Engage in Fandom, Win Valuable Points!

If I were a sports fan not yet there I’d be heading over to check out still-in-beta site FanIQ.com, a which bills itself as “sports talk with a score:”

The Web site, less than a year old, tracks predictions made by media experts and allows fans to create accounts and make predictions. The results of a fan’s predictions are tallied and each user’s score is posted to display their prowess or lack of. (TheState.com)

The site was started by Ty Shay, who used to be the chief marketing officer for hotwire.com, and who offers this origin tale:

Ty was frustrated that there wasn’t an easy way to track the sports predictions he constantly made with his brother. After talking with other fans, he soon realized that accountability for sports predictions was a far bigger problem which included paid “sports experts” and message boards. The FanIQ community is the result of these insights.

This seems like a really clever way to give fans a combination of a game to play, a way to build greater social status/credibility/social capital that takes advantage of their favorite hobby, and a platform for hanging out and socializing with other fans. I like that it is set up to allow users to engage the site in ways that vary in how structured and how social they are. Fans can focus only on their own scores vs the experts, play against one another individually or in leagues, talk in forums, and more. It’s also interesting to strategically pit ‘average fans’ against the mainstream sports media. How long will it be before some of the people who emerge as especially good prognosticators on this site find themselves becoming “paid sports experts?” The site is free and has no advertising, so it’ll be interesting to watch how it fares in the long run. If anyone reading this is spending time on fanIQ please leave a comment with your take on the site.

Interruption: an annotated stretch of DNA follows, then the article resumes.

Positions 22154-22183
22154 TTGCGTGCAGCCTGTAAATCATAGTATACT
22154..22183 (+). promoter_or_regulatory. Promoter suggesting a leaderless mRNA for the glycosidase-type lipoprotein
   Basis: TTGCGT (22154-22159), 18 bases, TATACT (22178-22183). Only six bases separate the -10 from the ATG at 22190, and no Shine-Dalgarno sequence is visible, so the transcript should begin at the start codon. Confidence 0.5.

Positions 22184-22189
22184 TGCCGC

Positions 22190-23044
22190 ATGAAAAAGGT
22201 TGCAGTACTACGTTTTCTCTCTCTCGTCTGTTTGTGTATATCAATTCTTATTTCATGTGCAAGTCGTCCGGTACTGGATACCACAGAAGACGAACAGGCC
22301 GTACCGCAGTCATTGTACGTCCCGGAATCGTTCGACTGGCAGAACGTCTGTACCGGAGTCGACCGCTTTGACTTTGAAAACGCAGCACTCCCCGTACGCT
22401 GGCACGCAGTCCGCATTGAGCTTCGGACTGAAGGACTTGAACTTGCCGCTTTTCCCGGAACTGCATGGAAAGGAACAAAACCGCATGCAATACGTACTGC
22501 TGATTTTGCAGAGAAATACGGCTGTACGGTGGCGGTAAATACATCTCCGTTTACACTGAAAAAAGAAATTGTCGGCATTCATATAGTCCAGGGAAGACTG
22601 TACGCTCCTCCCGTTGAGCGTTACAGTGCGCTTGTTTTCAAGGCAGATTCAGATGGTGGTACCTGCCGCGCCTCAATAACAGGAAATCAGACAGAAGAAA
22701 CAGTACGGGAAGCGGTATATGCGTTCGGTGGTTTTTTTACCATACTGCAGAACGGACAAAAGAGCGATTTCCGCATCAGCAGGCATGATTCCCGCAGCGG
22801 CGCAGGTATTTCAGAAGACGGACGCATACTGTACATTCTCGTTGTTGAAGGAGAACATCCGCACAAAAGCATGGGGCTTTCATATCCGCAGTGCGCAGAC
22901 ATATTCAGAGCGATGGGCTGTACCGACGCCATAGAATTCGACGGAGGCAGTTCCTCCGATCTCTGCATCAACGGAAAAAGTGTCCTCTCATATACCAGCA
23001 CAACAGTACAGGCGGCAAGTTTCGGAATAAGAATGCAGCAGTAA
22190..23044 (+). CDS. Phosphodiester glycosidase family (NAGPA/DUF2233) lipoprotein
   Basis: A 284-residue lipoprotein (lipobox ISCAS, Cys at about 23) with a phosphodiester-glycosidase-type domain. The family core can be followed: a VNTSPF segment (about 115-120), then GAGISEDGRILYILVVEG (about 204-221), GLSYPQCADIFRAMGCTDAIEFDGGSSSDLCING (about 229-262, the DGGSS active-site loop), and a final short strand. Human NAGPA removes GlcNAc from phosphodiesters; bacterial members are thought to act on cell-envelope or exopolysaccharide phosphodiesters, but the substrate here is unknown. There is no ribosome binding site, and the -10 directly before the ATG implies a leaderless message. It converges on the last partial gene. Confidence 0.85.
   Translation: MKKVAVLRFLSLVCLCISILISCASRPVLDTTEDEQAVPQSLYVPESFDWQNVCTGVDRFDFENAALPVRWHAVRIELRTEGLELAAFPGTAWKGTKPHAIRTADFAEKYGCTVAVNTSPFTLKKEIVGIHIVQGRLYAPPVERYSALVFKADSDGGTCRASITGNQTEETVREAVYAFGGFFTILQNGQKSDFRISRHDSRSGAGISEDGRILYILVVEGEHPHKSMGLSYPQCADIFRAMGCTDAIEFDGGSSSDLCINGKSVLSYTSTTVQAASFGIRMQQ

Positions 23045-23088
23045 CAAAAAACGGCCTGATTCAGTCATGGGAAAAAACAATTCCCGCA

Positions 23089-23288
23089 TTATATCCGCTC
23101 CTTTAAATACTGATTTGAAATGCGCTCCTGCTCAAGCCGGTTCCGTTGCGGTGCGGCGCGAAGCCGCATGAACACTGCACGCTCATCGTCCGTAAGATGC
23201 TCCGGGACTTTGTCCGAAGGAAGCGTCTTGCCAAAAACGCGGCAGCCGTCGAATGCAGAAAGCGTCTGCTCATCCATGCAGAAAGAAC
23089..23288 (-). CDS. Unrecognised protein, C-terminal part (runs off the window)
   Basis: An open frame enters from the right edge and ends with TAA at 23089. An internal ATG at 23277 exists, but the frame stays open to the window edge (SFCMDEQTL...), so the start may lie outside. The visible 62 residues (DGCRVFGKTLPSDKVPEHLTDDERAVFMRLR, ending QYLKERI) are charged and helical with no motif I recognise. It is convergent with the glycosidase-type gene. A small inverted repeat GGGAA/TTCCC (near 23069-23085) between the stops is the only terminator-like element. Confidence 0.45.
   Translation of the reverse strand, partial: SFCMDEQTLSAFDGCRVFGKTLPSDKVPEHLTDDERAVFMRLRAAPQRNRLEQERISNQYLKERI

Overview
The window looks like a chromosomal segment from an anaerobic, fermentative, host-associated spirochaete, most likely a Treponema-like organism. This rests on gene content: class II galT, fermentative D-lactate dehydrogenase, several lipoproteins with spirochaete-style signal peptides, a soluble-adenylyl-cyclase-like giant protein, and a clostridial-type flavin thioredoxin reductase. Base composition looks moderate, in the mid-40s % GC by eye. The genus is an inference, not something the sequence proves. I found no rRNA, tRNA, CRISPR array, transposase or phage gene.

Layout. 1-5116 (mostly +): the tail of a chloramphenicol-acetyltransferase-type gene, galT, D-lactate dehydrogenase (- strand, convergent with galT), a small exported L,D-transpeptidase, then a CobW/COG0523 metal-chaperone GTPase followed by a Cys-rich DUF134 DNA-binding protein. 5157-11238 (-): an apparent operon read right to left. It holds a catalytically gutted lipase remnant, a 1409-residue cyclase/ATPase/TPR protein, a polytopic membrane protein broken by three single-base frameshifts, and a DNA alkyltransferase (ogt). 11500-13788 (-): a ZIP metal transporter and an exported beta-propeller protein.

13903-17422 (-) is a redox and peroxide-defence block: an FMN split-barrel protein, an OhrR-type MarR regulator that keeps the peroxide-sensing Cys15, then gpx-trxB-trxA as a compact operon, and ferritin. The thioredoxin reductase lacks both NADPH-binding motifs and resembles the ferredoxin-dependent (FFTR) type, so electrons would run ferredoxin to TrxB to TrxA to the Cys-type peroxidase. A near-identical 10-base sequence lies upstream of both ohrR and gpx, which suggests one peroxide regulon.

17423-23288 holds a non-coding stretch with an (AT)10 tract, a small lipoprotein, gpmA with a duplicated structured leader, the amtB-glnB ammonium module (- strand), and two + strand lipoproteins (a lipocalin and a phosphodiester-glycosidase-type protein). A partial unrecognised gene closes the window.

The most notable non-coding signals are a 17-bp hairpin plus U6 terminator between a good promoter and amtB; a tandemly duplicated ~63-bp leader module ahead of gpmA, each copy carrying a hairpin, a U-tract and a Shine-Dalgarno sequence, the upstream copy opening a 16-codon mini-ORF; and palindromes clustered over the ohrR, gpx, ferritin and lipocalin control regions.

If sports aren’t your thing but celebrities are, try this alternative, Fafarazzi. As they describe it on the site:

Fafarazzi.com is a Fantasy Celebrity League. Instead of points being scored for homeruns and touchdowns they’re scored for divorces and catfights!

Me, I’m just not competitive enough to do fandom for points.

Celebrity blogging, part II: Then again…

Because nothing says “I am not a killer” like lapdancers:

Sports hero-turned-actor OJ SIMPSON has hit the road in America to shoot a new image-boosting internet diary. Fans who check out www.judgeoj.com will be able to watch Simpson conduct radio interviews, chat to fans at bus shelters and enjoy the company of lapdancers at clubs. The updated Internet diary, shot by one of Simpson’s longtime pals, was created to serve as a chance for the NAKED GUN star to clean up his image, tarnished by the 1994 trial into his wife’s murder…

Use MySpace, Get Your University in Trouble with the NCAA!

You’re on MySpace. You’ve got fans. They contact you through your site. That’s the point, right? Unless you’re a high school basketball star, that is. Then it’s a NCAA recruiting violation:

“Fans are not allowed to interact with recruitable student athletes,” Kentucky athletics spokesman Scott Stricklin said Wednesday. “We had to report that to the NCAA.”